DUB WISE is Here!

Dub Wise

The poems in Dub Wise have had many beginnings. From the first time I read Uncle Time by Dennis Scott and the poem, “For the Last Time, Fire,” I was intrigued by Scott’s use of the myth of the phoenix to explore the cyclical nature of revolutions. Equally impressive was Scott’s manipulation of the many registers of Caribbean English. After reading the poem, I wanted to write a poem that contemporized myth within a Caribbean setting. But then, after re-reading the poem at least fifty times, I thought, “Forget it, Geoff. You’ll never be a poet.” And it didn’t help that while I was studying for my GCE “A” Level in literature at Jamaica College I was confronted by Scott’s genius. Every day.



Still, I persisted. The desire had already been kindled. Scott’s poem also sparked my interest in the writing of James Baldwin. But more anon.

Fast forward, thirty years (more or less) later. I’ve re-read Uncle Time at least fifty more times and I’ve become a student of myth via Carl Jung and Joseph Campbell. Then, I recognize the gift of West African mythology in the poetry of Kamau Brathwaite. The question that the Omowale asks in “The New Ships” from Masks in The Arrivants: “Whose ancestor am I?”  haunts me. Moreover, The Arrivants, leads me to appreciate West African religions in the Caribbean and the distortions that surround them. I soon realize that the lwas of these Yoruba-based religions, which have only been imagined as a source for horror (the most extreme form of Otherness), represent what Jung has dubbed the “collective consciousness.”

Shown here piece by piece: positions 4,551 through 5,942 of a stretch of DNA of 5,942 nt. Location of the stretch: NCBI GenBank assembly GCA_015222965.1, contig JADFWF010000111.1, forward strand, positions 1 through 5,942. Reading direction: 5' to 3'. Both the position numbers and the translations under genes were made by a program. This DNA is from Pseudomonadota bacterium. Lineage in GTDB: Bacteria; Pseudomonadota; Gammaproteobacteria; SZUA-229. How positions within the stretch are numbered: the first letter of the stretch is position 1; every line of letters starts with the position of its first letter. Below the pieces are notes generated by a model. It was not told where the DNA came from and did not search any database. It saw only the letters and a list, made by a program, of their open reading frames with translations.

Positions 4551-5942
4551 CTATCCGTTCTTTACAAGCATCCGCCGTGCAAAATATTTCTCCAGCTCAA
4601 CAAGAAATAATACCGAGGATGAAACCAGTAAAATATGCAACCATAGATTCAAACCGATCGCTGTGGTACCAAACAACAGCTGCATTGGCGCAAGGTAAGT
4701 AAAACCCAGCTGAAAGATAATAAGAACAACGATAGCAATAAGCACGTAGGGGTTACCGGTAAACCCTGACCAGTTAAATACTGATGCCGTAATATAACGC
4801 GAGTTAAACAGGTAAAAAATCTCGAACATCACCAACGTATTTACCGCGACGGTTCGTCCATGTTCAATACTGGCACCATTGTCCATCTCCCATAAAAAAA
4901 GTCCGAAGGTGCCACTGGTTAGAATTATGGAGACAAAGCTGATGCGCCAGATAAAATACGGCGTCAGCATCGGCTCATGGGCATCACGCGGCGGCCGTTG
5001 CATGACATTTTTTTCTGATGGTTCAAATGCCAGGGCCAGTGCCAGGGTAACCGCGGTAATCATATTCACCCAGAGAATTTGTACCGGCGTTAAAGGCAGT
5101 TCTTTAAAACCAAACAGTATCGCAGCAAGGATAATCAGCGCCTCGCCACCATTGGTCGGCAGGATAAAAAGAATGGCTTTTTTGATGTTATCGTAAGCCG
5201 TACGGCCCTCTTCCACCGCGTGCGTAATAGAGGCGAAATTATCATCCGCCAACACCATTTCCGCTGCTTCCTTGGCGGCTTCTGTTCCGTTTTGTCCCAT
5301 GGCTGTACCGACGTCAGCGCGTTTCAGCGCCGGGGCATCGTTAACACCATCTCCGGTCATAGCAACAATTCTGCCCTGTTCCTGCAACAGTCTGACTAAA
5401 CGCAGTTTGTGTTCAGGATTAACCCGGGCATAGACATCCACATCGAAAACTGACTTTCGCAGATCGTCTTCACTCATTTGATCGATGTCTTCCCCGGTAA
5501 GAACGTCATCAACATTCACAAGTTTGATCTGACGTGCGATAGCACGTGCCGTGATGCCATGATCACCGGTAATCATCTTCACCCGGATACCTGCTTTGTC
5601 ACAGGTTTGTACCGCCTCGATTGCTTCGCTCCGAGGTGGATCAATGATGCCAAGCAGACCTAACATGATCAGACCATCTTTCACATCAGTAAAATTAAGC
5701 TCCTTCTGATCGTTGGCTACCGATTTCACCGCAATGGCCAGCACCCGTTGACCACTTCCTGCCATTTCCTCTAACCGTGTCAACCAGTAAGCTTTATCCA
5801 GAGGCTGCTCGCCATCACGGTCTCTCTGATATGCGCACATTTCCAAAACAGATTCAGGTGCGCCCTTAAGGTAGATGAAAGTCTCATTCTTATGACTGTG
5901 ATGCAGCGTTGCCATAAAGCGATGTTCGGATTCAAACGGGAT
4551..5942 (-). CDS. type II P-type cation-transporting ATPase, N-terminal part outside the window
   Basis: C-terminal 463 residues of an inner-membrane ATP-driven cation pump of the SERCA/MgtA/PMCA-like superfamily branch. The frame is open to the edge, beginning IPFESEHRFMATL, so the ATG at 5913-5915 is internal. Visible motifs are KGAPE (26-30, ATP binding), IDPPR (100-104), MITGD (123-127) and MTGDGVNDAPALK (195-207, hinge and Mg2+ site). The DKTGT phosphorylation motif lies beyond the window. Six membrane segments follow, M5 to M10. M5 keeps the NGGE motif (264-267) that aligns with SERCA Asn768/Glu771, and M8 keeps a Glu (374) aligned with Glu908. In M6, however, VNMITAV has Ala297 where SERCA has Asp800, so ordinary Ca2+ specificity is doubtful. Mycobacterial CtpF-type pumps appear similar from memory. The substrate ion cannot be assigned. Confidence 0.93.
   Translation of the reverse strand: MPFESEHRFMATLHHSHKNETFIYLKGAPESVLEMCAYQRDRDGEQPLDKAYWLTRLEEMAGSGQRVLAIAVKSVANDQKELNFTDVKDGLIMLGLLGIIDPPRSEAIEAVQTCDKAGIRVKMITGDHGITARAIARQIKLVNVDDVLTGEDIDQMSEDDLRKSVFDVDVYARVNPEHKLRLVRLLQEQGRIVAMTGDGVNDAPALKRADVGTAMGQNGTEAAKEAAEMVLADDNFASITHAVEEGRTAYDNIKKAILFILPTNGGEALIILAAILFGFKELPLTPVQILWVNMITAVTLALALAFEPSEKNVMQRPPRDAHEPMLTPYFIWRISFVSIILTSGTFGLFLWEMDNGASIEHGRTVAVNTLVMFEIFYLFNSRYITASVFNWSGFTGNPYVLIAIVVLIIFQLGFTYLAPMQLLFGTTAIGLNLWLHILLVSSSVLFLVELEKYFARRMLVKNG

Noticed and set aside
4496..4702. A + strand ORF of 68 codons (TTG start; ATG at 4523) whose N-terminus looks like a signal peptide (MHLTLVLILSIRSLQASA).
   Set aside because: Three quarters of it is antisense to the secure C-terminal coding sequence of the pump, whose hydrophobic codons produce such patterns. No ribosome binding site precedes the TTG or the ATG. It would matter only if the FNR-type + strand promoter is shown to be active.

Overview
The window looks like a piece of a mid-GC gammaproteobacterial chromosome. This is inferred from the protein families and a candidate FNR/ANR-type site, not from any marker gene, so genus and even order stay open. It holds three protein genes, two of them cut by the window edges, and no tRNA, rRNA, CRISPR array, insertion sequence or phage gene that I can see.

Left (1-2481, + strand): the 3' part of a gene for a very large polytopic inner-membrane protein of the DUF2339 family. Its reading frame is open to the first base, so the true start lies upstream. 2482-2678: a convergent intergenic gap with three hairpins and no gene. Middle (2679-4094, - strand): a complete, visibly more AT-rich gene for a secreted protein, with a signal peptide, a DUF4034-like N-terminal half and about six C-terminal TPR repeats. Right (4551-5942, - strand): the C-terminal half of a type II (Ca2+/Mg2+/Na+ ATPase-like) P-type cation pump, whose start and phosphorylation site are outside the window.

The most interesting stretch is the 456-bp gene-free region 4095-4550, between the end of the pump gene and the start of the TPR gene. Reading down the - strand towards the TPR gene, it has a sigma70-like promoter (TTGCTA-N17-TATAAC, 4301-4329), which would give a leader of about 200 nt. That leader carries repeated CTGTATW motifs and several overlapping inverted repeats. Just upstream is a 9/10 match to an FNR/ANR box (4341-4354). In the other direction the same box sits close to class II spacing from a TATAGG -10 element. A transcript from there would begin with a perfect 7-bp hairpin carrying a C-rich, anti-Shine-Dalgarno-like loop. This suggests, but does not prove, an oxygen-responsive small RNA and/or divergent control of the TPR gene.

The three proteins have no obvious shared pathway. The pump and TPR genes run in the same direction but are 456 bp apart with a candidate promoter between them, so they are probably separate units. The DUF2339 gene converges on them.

All of these disparate ideas, including events in my personal life, came together when I wrote “Erzulie’s Daughter”—the first poem in the Haitian trilogy of “Marassa Jumeaux” and “Limbo. The direct influence of Scott and Brathwaite guided the composition of these poems—Derek Walcott lurks in the background. There is also the indirect influence of Haitian poet/scholar, Felix Morriseau-Leroy and Cuban-American poet/babalawo, Adrian Castro, from whom I’ve have learned so much about Caribbean literature and religions.

Some Caribbean writers still argue whether a Caribbean literary tradition exists. Dub Wise posits the continuation of that tradition—a line of thought that extends across generations, which is either enriched or even if rejected, is nonetheless acknowledged by the inheritors.
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